A gift of 10,000 days
It was the summer of 1983 and Ken Gaston, then a 23-year-old student, went from having a bright future ahead to nearly having no future at all.
An active man who never smoked and seldom drank, Ken was hiking with some friends during a long weekend in Banff, Alberta when he experienced some difficulty breathing. Later that night, he was unable to lie on his back without feeling like he was suffocating.
Those symptoms continued on and off for a couple of days, and Ken finally went to a Calgary hospital believing he had pneumonia and might need antibiotics. Following a chest X-ray, he was not prepared for the news that his heart was twice the normal size. Ken was admitted and immediately rushed to the intensive care unit.
In mid-August doctors diagnosed Ken with idiopathic cardiomyopathy—heart failure of an undetermined cause—and the following three months were filled with tests, medications and complete hospital bed rest. By October, Ken had dropped 70 pounds, lost most of his muscle and sported a long beard as the blood thinners prevented him from shaving. His kidneys and liver were failing, leaving his hands, legs and feet filled with fluid and his skin and eyes a jaundiced shade of yellow.
Out of options, one of Ken's cardiologists suggested a heart transplant, a procedure that back then had only been done a handful of times in Canada and only at London Health Sciences Centre.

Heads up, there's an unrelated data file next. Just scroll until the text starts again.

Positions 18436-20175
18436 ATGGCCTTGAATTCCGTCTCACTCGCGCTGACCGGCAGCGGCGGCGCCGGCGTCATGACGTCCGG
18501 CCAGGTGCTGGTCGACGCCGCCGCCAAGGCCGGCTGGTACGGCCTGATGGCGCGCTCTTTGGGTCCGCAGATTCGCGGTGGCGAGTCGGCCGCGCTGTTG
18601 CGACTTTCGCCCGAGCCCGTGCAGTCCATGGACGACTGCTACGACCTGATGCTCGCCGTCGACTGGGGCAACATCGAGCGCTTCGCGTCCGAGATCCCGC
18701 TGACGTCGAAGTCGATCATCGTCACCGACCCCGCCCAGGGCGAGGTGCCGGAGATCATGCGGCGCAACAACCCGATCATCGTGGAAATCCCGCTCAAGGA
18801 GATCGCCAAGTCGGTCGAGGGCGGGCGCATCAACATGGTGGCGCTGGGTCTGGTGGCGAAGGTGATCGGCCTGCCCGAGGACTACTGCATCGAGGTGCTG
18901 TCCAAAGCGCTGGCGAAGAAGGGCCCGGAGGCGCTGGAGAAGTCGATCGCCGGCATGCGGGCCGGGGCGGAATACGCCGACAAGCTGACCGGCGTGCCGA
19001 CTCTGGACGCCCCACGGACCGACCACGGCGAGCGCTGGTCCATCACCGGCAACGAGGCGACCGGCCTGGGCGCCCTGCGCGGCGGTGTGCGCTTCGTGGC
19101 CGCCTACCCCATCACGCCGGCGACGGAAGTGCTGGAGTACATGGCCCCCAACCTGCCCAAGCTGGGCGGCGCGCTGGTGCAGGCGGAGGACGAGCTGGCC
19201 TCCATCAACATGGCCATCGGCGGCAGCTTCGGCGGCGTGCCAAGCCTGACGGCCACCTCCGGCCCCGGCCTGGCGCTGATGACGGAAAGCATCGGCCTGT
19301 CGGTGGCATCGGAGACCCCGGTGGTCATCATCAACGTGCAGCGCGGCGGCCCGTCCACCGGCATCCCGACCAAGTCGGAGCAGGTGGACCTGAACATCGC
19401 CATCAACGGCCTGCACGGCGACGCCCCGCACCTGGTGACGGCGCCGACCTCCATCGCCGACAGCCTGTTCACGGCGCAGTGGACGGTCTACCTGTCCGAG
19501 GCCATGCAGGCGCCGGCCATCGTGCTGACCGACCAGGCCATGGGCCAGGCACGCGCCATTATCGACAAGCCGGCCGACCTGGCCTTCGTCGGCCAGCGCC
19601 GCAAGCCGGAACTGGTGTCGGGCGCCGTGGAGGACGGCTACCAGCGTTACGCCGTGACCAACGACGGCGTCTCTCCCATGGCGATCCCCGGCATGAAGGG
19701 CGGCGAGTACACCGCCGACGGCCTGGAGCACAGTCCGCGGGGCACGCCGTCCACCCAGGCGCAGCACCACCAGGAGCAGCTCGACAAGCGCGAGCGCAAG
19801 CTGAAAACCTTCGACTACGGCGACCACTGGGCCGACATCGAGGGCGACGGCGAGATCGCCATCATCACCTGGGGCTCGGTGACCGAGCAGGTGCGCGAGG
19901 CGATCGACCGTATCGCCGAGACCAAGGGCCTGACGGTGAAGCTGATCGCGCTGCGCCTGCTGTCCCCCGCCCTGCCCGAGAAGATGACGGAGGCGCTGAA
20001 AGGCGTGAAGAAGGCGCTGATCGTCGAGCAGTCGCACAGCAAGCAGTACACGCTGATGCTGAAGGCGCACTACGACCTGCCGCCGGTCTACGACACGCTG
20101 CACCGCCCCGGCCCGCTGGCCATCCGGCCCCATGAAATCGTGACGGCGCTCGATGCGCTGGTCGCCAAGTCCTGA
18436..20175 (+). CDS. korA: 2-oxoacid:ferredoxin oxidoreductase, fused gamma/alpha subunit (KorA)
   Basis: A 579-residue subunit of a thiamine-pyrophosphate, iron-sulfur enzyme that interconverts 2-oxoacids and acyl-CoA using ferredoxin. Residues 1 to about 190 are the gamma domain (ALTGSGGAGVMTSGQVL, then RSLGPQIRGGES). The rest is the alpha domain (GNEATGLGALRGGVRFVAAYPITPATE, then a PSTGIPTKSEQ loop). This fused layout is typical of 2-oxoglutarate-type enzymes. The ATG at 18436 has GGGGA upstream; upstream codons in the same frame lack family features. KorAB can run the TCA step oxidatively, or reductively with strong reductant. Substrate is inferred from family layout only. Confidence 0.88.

"I was terrified, absolutely terrified at the idea of a heart transplant," says Ken. "I was 23 years old, and it seemed like science-fiction; so far-fetched. I had never heard anything about heart transplants at that time."
With the recent development of immunosuppressing drugs, successful heart transplantation was relatively new to North America at the time. Canada's first heart transplantation with a positive outcome had been performed just two years earlier in 1981 at LHSC's University Hospital under the direction of surgeon Dr. Neil McKenzie and cardiologist Dr. Bill Kostuk. At the time of Ken's illness, it remained the only program performing heart transplants in Canada and so, on Oct. 26, 1983, he was transferred to LHSC.
"Ken was definitely very, very sick, " recalls Dr. McKenzie upon meeting Ken. "He may have only had a matter of days left, rather than months."
Luckily for Ken, three potential donor hearts became available within three days of his arrival at LHSC. While today patients can wait months or even years on a transplant list, the quick availability of a donor heart was due mainly to the low volume of transplants in North America at the time.
Ken's donor heart was retrieved from Boston and his transplant surgery took just over three hours. The next few days are fuzzy in Ken's memory, but he will always remember when he first felt his new heart.
"I remember looking at my chest and seeing it go up and down. I could feel it, and I could hear it. I was awed."
Today, Ken is a vocal supporter of organ donation and works to educate groups of all ages about life after surgery for transplant recipients. "I want people to know that having a transplant does not make you weak or fragile. We live active and fulfilling lives."
Ken is forever grateful to the heart donor and his or her family, as well as the doctors, nurses and staff at LHSC and his family for their emotional support.
"They say the greatest gift you can receive is another day of life. I have received more than 10,000 days and I look forward to 10,000 more. For that, I thank them with all of my heart."